TORONTO -- As we sat down for an interview Wednesday afternoon, Oliver Ekman-Larsson's eyes lit up when he was told an all-time great had been eyeing him.
The message was from Nick Lidstrom, who was kindly responding to a question this week from ESPN.com about his 22-year-old Swedish countryman, Ekman-Larsson.
"Can I read it?" Ekman-Larsson asked.
Well, of course.
And here's what he read:
"I think Oliver is starting to establish himself as an elite defenseman in the NHL," Lidstrom wrote. "His ice time has increased, and you can tell that the Coyotes are counting on him as well. He is a very skilled player and a great skater. He sees the ice real well and is making good decisions with the puck.
"He will get better when he gains more experience. The Olympics will help with that."
Ekman-Larsson handed back the phone, a humble smile piercing his lips.
As anyone could have easily guessed, No. 5 was Ekman-Larsson's idol growing up.
"I watched Nick Lidstrom a lot when I was younger," Ekman-Larsson said. "He was a great player in this league for such a long time. Probably the best D-man who ever played in this league, too. I watched him a lot growing up."
Comparisons to Lidstrom should be sacrilege, just like a comparison to Bobby Orr should never be slapped on any kid, either. But if you're going to talk about Ekman-Larsson's continued arc, his smooth-skating style and tape-to-tape passing accuracy, which takes your breath away at times, um yeah, it kind of makes you think of somebody who used to play in Detroit.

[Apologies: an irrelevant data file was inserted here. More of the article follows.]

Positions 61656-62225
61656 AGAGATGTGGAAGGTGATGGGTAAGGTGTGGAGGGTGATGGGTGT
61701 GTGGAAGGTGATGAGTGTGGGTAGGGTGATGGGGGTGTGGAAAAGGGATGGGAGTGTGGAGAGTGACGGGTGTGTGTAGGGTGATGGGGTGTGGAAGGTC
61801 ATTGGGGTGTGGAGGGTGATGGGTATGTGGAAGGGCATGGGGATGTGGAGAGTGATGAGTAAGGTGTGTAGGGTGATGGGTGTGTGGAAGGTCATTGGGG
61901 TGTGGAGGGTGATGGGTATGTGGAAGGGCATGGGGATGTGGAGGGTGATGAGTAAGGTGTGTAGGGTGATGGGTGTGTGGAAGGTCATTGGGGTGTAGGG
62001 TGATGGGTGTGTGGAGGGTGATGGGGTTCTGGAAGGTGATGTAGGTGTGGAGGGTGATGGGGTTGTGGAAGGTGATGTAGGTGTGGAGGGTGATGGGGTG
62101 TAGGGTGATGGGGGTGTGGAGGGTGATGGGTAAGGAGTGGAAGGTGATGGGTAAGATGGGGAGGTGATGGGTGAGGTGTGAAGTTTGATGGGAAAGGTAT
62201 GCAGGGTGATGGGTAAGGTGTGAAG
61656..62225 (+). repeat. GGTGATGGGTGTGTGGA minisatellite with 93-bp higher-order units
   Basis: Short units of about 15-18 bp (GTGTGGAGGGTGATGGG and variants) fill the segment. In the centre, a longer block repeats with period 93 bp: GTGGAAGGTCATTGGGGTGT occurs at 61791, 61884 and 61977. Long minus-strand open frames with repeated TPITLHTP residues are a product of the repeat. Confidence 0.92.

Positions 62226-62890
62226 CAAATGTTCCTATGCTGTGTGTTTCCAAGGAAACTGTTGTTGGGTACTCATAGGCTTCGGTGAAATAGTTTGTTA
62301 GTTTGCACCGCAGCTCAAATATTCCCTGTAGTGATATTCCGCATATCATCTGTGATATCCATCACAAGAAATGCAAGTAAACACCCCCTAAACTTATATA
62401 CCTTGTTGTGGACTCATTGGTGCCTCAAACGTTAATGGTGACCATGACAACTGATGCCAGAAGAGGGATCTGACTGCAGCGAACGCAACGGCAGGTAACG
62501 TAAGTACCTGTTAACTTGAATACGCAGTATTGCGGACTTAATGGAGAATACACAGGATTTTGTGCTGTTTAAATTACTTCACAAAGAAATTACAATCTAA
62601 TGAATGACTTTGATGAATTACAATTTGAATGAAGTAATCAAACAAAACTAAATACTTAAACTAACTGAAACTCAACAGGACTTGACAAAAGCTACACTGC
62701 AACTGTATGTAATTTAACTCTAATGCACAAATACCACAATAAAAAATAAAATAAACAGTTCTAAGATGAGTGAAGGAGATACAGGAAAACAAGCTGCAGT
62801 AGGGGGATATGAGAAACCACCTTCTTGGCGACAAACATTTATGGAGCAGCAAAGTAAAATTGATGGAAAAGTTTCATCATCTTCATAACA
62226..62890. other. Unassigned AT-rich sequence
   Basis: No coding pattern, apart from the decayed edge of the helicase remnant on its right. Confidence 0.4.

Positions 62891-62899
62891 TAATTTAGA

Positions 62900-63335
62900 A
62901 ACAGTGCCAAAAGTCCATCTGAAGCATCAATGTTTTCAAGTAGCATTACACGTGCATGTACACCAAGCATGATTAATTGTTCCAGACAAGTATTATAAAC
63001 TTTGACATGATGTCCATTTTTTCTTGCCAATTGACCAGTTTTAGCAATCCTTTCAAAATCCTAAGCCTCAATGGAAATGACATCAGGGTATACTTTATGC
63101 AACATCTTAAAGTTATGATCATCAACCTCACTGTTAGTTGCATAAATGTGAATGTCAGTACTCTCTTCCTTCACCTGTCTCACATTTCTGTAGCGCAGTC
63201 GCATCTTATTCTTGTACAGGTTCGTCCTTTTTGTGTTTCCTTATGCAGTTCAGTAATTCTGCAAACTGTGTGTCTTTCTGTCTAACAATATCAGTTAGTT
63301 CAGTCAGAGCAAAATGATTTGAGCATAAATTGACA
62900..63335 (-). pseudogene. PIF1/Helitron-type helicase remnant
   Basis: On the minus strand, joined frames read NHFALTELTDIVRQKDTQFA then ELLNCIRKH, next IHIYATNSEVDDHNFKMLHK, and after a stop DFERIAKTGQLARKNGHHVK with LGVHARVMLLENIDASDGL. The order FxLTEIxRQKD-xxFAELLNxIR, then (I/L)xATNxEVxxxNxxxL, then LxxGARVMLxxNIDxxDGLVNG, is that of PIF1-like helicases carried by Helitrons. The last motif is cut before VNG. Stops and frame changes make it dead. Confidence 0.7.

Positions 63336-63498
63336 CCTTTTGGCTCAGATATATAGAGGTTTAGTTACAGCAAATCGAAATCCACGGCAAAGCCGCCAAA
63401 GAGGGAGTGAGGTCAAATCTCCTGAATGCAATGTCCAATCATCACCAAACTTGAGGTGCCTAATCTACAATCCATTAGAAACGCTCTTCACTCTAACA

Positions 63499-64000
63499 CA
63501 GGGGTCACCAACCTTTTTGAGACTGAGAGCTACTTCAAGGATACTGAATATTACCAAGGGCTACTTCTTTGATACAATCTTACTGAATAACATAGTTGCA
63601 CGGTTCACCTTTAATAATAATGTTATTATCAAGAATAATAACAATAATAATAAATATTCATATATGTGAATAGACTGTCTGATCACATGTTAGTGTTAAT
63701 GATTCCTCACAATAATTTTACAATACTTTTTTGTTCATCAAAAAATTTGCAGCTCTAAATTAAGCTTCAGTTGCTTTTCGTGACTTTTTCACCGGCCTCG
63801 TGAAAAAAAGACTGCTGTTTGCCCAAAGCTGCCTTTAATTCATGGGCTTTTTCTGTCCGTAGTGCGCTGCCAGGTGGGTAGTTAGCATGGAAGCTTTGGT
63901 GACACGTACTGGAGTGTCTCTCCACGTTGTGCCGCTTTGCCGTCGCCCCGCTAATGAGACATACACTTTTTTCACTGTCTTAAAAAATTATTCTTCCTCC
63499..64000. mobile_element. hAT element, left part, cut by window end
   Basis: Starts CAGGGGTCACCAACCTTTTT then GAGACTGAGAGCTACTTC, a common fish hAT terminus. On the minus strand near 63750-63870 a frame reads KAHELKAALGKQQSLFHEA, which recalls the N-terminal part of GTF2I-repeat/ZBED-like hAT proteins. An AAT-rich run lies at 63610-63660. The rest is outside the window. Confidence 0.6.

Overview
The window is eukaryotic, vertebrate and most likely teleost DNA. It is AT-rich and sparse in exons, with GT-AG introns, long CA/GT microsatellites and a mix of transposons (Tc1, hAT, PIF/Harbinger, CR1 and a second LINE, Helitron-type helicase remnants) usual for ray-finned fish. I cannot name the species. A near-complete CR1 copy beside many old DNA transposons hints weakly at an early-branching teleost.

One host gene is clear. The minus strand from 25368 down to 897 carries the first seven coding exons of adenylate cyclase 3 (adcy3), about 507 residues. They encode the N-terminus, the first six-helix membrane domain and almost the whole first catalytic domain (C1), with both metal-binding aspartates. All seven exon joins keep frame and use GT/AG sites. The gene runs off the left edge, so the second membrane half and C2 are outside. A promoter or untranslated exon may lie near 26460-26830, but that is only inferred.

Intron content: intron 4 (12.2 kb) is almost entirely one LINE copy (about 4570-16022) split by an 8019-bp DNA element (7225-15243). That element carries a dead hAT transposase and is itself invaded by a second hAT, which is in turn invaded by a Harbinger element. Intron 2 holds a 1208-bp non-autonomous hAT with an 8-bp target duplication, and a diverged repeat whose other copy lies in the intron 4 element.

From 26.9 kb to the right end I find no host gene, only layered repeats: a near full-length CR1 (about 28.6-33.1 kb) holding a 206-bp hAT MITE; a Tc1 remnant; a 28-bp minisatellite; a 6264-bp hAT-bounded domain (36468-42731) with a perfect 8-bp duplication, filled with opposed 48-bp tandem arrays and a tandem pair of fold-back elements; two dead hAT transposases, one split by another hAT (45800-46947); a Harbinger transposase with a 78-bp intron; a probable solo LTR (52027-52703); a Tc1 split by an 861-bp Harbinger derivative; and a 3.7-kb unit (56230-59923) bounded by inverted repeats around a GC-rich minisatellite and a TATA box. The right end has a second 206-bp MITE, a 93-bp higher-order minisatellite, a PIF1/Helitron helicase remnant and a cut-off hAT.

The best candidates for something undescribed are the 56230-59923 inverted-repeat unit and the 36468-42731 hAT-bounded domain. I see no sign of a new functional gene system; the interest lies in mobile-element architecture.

"It's amazing what he's done," Red Wings star blueliner Niklas Kronwall responded when asked by ESPN The Magazine's Craig Custance this week about OEL's growth as a player. "Ever since he came in, was 18 when he came in, and how good he's been ever since the first time he's came here. Over the years, he's learned. Right now he's one of the top defensemen in the league both offensively and defensively. He carries the puck like not a lot of other guys can do. So smart out there. He always puts himself in a good spot. Never seems to run out of time or put himself in trouble."
In his fourth NHL season, Ekman-Larsson has established himself as one of the top 10 blueliners in the game, but whether fans, media and even other teams around the league have fully realized just how good he is, well, that's up for debate.
"I don't think so, I don't think he gets nearly enough attention," fellow Coyotes top blueliner Keith Yandle told ESPN.com. "I don't know if it's because we're out in the West, in Phoenix, and you don't get as much attention as he's probably deserving of. Sometimes that's a good thing, though, you can fly under the radar and play your game, especially for a young kid. English is his second language, and he's in a new place. As time goes by, the Olympics will obviously help him get more national recognition. But he's one of those elite players that you just don't see every day."
Sochi should indeed be a coming-out party of sorts for Ekman-Larsson. Just don't tell him he's Sochi-bound just yet.
"We don't know yet if I'm going to play there yet, but obviously I want to make it, I hope to make it, I think I have a good chance," he said.
Kid, you're going to Sochi.
"He's going to be one of the guys logging a lot of minutes [in Sochi]," said Kronwall, a key leader on the Swedish Olympic team. "He's one of the best we have. He's going to log a lot of ice time and be a leader both on and off the ice for sure."